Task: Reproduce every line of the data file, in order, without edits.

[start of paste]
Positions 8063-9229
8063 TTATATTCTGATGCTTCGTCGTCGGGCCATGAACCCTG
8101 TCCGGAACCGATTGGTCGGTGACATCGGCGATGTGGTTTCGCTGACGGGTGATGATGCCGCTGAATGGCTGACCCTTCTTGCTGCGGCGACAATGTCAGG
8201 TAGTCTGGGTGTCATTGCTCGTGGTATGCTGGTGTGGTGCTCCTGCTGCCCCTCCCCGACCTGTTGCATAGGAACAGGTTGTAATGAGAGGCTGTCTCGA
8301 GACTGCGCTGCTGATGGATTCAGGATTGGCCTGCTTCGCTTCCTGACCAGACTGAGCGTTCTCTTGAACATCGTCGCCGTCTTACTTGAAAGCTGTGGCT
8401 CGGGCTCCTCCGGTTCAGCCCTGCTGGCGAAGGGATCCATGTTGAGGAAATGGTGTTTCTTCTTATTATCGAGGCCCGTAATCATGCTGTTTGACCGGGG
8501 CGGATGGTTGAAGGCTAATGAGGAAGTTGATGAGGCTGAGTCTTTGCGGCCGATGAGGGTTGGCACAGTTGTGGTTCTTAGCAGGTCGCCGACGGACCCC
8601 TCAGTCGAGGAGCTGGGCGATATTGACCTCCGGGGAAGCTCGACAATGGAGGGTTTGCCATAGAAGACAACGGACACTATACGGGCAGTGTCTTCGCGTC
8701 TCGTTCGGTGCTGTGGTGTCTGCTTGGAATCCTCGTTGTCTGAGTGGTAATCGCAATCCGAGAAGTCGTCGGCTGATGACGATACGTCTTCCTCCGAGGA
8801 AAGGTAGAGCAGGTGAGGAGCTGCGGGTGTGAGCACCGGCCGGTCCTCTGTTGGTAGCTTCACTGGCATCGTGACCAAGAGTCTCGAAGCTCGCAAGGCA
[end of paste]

Positions 8063-9229
8063 TTATATTCTGATGCTTCGTCGTCGGGCCATGAACCCTG
8101 TCCGGAACCGATTGGTCGGTGACATCGGCGATGTGGTTTCGCTGACGGGTGATGATGCCGCTGAATGGCTGACCCTTCTTGCTGCGGCGACAATGTCAGG
8201 TAGTCTGGGTGTCATTGCTCGTGGTATGCTGGTGTGGTGCTCCTGCTGCCCCTCCCCGACCTGTTGCATAGGAACAGGTTGTAATGAGAGGCTGTCTCGA
8301 GACTGCGCTGCTGATGGATTCAGGATTGGCCTGCTTCGCTTCCTGACCAGACTGAGCGTTCTCTTGAACATCGTCGCCGTCTTACTTGAAAGCTGTGGCT
8401 CGGGCTCCTCCGGTTCAGCCCTGCTGGCGAAGGGATCCATGTTGAGGAAATGGTGTTTCTTCTTATTATCGAGGCCCGTAATCATGCTGTTTGACCGGGG
8501 CGGATGGTTGAAGGCTAATGAGGAAGTTGATGAGGCTGAGTCTTTGCGGCCGATGAGGGTTGGCACAGTTGTGGTTCTTAGCAGGTCGCCGACGGACCCC
8601 TCAGTCGAGGAGCTGGGCGATATTGACCTCCGGGGAAGCTCGACAATGGAGGGTTTGCCATAGAAGACAACGGACACTATACGGGCAGTGTCTTCGCGTC
8701 TCGTTCGGTGCTGTGGTGTCTGCTTGGAATCCTCGTTGTCTGAGTGGTAATCGCAATCCGAGAAGTCGTCGGCTGATGACGATACGTCTTCCTCCGAGGA
8801 AAGGTAGAGCAGGTGAGGAGCTGCGGGTGTGAGCACCGGCCGGTCCTCTGTTGGTAGCTTCACTGGCATCGTGACCAAGAGTCTCGAAGCTCGCAAGGCA